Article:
[svlug] 2 part Linux question

Scott Hess scott at doubleu.com
Fri Jul 11 20:38:41 PDT 2003


On Thu, 10 Jul 2003, Sanatan Rai wrote:
> : ??? Wouldn't this be _substantially_ worse than psuedo-random data?  If
> : all of this stuff really works, then you should be able to model _exactly_
> : how each bit on the disk was impacted.  Even if you don't know the
> : sequence, you could probably derive the character runs, at which point you
> : could automagically factor their impact out.
> 
> 	What I am trying to capture is the following idea: it is better to
> add a known signal that is difficult to remove than to add a random or
> constant signal that can effectively be filtered out.

I guess I don't understand what that gets you.  You don't want to add a
derivable signal, because an attacker could use it to model the impact
very precisely.  A cryptographically secure psuedo-random signal is a
known signal (you can precisely repeat it at will), but would be
impossible to derive.  So I think that's a great improvement over anything
that might repeat or that the attacker may be able to forecast after some
analysis.

That said, as the various papers indicate, it's very important to use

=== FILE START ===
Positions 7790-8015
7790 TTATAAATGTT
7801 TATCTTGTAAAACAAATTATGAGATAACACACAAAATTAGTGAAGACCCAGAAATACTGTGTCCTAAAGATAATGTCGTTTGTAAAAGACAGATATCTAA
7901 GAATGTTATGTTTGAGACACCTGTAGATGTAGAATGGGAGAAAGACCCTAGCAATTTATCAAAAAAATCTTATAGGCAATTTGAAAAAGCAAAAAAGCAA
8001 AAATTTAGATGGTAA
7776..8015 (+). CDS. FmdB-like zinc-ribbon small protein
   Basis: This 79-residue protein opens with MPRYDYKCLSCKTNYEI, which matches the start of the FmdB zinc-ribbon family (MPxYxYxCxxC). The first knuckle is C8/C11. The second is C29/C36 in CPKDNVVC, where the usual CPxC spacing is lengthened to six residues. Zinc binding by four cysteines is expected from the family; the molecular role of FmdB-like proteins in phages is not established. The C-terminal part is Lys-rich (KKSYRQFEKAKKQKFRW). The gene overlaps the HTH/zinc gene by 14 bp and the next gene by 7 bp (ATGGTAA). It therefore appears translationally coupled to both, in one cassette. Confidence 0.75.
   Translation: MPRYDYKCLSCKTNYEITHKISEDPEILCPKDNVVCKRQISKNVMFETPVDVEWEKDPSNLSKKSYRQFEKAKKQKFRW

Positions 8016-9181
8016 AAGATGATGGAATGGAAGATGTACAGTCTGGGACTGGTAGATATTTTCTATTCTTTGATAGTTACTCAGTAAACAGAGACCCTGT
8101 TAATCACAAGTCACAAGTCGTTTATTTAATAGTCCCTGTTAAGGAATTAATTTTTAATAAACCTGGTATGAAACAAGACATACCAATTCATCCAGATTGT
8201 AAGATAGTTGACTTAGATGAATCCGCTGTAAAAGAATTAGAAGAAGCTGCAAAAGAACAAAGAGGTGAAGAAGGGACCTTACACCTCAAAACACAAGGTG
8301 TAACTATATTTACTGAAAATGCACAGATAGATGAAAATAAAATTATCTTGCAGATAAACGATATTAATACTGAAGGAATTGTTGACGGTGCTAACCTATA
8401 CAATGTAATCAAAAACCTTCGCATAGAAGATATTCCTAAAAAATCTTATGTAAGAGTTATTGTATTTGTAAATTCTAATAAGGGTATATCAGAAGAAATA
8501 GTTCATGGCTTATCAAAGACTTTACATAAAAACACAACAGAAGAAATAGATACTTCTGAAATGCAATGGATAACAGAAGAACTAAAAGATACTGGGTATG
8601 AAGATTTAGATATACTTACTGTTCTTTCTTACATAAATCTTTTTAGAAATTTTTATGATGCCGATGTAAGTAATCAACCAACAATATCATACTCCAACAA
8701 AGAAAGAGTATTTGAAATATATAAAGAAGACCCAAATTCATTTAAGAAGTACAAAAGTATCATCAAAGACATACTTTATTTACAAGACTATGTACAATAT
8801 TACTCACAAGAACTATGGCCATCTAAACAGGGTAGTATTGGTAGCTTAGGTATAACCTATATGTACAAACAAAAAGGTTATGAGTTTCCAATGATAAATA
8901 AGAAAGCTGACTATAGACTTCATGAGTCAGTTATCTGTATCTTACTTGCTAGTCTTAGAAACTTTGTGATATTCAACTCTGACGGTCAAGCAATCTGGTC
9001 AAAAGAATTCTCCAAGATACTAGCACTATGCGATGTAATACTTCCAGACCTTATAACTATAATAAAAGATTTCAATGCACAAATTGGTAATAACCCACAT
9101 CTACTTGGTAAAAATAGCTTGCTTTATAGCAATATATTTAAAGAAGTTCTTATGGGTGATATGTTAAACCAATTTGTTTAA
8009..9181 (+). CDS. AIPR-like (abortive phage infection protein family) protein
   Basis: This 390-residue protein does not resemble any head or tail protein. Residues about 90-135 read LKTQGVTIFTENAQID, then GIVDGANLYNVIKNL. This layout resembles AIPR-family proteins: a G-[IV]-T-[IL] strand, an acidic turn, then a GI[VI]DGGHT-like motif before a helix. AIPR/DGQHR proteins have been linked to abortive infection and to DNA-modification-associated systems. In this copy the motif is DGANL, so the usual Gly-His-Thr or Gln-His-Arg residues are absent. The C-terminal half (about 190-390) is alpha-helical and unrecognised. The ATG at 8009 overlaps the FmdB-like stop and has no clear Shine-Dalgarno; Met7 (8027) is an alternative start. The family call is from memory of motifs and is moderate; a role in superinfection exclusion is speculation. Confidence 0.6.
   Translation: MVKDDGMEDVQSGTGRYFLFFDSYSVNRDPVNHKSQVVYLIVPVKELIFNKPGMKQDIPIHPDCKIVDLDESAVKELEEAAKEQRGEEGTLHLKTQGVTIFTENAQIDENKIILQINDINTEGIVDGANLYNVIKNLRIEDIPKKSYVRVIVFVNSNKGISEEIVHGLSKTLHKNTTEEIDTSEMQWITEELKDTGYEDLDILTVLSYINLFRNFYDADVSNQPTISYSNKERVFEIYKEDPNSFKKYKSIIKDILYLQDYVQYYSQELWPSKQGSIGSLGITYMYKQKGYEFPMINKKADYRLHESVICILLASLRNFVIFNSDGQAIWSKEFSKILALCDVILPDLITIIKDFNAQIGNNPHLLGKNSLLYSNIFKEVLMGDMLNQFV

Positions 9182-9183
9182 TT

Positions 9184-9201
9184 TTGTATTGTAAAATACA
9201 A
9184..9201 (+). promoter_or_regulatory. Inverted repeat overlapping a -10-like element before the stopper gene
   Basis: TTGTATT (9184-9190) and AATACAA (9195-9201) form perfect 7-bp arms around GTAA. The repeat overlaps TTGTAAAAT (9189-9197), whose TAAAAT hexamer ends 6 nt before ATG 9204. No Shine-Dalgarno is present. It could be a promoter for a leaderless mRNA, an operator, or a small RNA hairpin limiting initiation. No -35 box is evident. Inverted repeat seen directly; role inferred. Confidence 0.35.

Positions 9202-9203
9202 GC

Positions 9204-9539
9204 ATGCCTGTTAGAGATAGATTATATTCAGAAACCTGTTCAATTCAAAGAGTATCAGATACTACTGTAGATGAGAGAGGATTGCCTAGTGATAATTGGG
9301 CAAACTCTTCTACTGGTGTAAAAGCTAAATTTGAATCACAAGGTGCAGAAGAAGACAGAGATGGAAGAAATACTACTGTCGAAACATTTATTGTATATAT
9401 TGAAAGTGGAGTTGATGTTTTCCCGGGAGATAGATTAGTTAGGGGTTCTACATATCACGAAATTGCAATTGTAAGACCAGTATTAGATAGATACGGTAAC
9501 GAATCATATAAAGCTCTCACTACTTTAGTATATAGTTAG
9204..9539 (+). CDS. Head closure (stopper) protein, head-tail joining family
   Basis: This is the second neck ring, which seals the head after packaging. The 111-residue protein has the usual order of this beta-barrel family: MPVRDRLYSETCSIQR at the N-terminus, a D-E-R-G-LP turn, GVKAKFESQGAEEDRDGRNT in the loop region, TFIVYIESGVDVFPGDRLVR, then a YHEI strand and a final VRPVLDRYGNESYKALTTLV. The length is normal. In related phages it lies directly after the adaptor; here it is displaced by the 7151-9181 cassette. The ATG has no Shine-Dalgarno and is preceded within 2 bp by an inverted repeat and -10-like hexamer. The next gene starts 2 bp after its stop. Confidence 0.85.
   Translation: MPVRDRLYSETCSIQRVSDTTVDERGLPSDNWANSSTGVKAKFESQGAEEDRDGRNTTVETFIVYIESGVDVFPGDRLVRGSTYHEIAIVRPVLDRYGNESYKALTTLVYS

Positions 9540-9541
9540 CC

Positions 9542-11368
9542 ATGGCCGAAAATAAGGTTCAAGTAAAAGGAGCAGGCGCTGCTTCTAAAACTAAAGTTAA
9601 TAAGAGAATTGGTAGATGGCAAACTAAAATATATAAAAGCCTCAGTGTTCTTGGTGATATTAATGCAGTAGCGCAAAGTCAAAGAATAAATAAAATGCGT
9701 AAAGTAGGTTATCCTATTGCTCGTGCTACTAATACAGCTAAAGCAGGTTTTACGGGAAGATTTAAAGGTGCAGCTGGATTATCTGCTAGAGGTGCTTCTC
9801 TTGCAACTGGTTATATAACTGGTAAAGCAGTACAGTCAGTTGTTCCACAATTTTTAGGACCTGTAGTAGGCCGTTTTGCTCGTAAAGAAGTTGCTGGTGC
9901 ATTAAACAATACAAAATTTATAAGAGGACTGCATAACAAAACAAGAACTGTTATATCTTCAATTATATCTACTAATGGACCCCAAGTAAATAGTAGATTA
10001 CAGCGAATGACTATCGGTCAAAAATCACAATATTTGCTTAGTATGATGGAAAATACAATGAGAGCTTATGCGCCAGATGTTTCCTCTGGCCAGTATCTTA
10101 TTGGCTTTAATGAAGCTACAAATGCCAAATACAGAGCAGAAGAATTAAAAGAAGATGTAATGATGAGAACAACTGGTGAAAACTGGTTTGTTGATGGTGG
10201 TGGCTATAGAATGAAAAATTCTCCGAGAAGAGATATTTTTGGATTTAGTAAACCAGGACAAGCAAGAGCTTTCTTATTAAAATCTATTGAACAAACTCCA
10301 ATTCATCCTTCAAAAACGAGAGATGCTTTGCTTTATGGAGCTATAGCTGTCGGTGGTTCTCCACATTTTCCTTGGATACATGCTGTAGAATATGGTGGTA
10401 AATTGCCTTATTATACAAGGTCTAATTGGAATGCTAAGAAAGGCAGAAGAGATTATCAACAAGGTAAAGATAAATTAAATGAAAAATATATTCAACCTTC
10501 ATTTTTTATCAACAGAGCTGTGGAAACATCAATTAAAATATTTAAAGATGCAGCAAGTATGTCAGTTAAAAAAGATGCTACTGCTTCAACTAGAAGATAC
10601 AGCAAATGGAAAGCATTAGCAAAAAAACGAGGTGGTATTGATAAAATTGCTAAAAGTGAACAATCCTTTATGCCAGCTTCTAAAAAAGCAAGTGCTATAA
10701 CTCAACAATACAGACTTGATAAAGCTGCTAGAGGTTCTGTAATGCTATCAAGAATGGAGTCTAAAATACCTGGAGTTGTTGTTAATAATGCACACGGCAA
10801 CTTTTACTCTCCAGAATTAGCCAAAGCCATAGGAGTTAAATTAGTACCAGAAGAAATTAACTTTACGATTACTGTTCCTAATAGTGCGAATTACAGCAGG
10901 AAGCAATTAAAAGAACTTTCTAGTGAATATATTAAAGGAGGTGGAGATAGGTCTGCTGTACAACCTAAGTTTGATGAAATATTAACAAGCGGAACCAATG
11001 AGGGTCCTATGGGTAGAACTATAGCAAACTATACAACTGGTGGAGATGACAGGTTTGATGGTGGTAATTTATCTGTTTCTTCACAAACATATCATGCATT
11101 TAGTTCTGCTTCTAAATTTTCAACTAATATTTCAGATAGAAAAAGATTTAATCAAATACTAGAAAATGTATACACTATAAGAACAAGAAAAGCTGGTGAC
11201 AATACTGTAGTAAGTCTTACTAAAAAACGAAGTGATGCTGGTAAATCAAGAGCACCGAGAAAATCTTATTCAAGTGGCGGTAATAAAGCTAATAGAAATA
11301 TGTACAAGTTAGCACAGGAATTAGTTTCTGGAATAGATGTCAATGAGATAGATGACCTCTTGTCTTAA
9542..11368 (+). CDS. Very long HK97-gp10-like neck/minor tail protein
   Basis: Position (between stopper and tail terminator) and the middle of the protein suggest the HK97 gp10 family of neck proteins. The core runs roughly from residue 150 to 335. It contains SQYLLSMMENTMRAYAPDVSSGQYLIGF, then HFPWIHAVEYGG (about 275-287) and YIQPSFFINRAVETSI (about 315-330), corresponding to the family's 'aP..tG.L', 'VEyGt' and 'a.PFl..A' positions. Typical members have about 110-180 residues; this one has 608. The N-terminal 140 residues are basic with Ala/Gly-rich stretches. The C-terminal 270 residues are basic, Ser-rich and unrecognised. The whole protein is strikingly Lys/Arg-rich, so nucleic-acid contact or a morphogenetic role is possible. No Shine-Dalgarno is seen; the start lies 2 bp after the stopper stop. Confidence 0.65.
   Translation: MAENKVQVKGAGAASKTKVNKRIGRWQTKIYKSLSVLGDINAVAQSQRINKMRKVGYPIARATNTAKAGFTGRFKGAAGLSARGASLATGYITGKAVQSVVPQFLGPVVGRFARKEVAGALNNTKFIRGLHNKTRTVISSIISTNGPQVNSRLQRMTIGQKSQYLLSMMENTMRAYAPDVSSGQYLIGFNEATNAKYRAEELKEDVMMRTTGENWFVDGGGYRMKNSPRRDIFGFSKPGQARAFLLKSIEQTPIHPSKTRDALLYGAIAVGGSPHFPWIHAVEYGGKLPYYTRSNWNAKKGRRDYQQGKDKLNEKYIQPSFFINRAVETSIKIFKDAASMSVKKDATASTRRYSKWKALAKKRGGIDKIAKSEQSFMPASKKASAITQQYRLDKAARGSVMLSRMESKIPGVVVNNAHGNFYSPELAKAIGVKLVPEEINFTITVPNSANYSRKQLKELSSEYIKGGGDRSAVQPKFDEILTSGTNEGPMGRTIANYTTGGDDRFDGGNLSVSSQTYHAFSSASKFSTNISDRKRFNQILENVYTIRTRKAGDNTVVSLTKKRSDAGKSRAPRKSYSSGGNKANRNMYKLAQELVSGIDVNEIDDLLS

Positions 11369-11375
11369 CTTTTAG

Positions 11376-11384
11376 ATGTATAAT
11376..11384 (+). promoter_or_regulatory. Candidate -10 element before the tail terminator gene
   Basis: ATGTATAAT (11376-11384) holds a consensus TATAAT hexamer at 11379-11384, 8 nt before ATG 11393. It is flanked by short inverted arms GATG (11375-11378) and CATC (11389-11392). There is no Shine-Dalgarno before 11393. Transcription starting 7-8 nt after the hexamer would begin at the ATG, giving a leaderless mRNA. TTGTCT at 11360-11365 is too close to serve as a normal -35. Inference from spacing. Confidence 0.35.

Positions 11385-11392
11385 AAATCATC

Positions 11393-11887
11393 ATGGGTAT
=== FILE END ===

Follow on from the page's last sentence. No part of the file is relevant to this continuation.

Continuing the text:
patterns appropriate to the technology in question.  The best signal would
be one that maximizes the scrambling of the magnetic patterns.  I doubt
either Dante's Inferno _or_ an ad hoc psuedo-random stream of bytes
manages this!  Better to use one of the pre-packaged programs that are out
there, which try to write patterns applicable to most technology.  Even
then, this is probably something that really needs to be in firmware to be
truly successful (so that the patterns can be precisely tuned to the disk
geometry).

I guess I see there being four broad classes of erasure that make sense:

 o Reformat or delete.
 o Zero or randomize the drive.
 o Use a specialized scrub program.
 o Physically destroy the drive.

I don't think a good case can be made for an additional class between
writing random data to the drive and scrubbing it.  It's like adding 9's
to uptime.  Simple reformat is 90% effective, randomize is 99.999%, scrub
is 99.999999%, and physically destroying the drive is probably not
worthwhile to protect data for most individuals.  [Yes, I just made those
numbers up.  I figure there are maybe a couple dozen groups who could
overcome a randomized drive, and maybe 2 or 3 groups who could overcome a
scrubbed drive.]

Later,
scott





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